Safe(r) Spaces in a Small Town
A lot of questions may come to mind when one hears the term “safer spaces” for the first time. What constitutes a safer space? What should a safer space look like?
Ethically implementing a safer space initiative demands one to understand their positions in relation to race, class, disability, gender and sexuality - and how those factors play into institutional, social and financial power.
When we ask ourselves these questions, we may scrape the surface of understanding what makes a space unsafe to begin with. This can convey unsettling truths that become startlingly apparent within the microcosms of small town art and music scenes. When we confront these truths, we must ask ourselves what can be put in place to validate, prioritize, and effectively address the needs of survivors and marginalized bodies to feel safer in a space. I say “we” because this work cannot be sustained or executed by one person. Safer Spaces work requires multiple tiers of folks that understand and prepare to navigate the nuances that occur surrounding community intervention practices—because Safer Spaces protocol and policy is just that: community intervention.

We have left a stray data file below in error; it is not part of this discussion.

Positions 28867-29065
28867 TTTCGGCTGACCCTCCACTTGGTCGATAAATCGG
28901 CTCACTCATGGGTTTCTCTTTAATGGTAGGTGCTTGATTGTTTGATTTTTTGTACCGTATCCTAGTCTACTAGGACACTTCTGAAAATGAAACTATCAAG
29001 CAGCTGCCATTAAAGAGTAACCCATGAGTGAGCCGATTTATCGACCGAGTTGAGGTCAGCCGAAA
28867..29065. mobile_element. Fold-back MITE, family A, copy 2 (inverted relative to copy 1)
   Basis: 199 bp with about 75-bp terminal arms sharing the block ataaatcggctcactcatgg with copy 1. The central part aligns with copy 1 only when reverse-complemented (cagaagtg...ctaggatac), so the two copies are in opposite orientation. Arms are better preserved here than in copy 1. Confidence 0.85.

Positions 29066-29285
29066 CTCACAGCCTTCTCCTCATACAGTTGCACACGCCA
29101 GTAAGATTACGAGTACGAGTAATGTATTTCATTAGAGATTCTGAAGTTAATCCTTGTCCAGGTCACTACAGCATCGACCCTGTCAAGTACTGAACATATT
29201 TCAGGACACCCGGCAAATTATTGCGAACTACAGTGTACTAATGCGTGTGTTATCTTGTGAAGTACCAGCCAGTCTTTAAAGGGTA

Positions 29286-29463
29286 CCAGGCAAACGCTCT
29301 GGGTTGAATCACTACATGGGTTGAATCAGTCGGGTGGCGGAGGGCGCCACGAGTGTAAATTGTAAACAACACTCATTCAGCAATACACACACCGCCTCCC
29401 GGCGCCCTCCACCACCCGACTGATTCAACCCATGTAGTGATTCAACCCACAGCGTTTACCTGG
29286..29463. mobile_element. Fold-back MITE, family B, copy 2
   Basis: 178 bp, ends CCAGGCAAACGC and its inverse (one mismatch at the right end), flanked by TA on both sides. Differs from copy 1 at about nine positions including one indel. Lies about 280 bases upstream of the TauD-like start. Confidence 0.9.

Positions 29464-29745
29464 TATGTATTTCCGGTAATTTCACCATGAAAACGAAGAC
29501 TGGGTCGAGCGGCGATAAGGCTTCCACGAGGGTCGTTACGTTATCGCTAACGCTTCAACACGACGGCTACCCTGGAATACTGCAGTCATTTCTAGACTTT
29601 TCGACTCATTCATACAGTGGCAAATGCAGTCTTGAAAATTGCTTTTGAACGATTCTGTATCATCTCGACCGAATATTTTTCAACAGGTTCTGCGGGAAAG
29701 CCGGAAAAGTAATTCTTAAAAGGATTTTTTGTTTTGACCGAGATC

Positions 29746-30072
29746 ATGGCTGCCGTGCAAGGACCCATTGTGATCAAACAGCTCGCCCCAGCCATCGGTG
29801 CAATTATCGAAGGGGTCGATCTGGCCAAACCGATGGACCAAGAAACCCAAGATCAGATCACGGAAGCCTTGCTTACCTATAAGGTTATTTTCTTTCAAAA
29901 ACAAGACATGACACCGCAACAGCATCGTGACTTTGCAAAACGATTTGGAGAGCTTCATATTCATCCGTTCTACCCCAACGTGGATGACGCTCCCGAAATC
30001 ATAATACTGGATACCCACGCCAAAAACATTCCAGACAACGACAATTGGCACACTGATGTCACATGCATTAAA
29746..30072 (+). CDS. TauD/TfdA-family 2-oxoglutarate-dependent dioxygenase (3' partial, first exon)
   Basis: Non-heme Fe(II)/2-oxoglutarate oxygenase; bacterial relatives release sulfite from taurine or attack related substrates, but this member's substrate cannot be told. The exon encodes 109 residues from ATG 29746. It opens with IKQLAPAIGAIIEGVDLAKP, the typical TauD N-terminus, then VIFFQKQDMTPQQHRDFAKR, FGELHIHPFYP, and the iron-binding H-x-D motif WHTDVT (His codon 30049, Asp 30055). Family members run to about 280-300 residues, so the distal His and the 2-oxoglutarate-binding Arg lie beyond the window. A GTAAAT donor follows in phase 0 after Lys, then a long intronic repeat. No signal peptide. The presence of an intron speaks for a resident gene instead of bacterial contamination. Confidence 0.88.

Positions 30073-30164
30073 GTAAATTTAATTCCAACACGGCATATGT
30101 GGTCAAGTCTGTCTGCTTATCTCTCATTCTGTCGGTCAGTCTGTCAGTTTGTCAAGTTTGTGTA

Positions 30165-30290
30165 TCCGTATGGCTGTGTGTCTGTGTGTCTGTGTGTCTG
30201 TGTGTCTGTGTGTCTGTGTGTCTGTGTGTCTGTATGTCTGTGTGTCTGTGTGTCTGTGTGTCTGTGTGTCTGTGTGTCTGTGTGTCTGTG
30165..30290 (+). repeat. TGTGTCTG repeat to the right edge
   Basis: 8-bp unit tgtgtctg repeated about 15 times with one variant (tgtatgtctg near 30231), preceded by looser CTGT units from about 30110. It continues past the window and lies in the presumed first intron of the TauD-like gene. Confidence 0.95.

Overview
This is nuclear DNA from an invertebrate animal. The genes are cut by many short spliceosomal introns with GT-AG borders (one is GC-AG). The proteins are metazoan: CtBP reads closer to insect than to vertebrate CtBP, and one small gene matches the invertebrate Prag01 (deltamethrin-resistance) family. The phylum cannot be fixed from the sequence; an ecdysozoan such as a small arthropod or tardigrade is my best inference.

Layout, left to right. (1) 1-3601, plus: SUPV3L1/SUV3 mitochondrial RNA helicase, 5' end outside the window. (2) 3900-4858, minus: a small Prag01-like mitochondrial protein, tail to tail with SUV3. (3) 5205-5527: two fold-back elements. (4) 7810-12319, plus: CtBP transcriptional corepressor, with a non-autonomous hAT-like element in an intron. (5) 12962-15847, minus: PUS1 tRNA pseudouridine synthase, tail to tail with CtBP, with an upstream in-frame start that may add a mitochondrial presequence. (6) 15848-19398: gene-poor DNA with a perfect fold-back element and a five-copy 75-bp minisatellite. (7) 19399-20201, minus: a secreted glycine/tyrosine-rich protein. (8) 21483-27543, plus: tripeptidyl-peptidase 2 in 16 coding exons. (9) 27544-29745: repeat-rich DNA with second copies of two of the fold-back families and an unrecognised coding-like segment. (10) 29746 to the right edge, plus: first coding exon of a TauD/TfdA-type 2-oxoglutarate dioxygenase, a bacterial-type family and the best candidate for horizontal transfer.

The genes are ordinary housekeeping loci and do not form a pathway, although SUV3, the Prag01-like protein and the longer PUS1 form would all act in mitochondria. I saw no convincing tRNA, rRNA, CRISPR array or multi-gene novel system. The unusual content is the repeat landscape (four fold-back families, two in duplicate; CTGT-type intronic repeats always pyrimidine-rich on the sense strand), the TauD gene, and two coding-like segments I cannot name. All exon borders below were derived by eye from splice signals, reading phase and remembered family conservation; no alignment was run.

I’m grateful for the safer spaces team by Flotilla put in place. Having directorial support, policy, team infrastructure, and team education on-hand was incredibly helpful. Flotilla’s safer spaces team influenced me to move forward with a safer spaces initiative at my own shows in PEI and, through cross-pollinating this work with other safer spaces initiatives across the maritimes, I’ve seen other safer spaces initiatives gaining momentum—to name one, the Show Buddies safer spaces initiative in Saint John, New Brunswick, developed by Abigail Smith.
Safer spaces work calls attention to the history of communities and individuals prioritizing the reputations of abusers over the safety of survivors. One common and uncomfortable truth that I’ve seen through the lens of safer spaces work is that bystanders are more inclined to act in favour of the relationship they have to an abuser than they are inclined to act in solidarity with a survivor (or survivors) of said abuser. This is dangerous, because without conflict resolution, mediation and accountability processes, people who have exhibited abusive or oppressive language or behaviour are a threat to the safety of survivors and others.
We must recognize that the onus and legwork of this process should no longer be weighed on the shoulders of survivors and marginalized bodies as it has been. In doing so, we must also recognize that, often, it still is.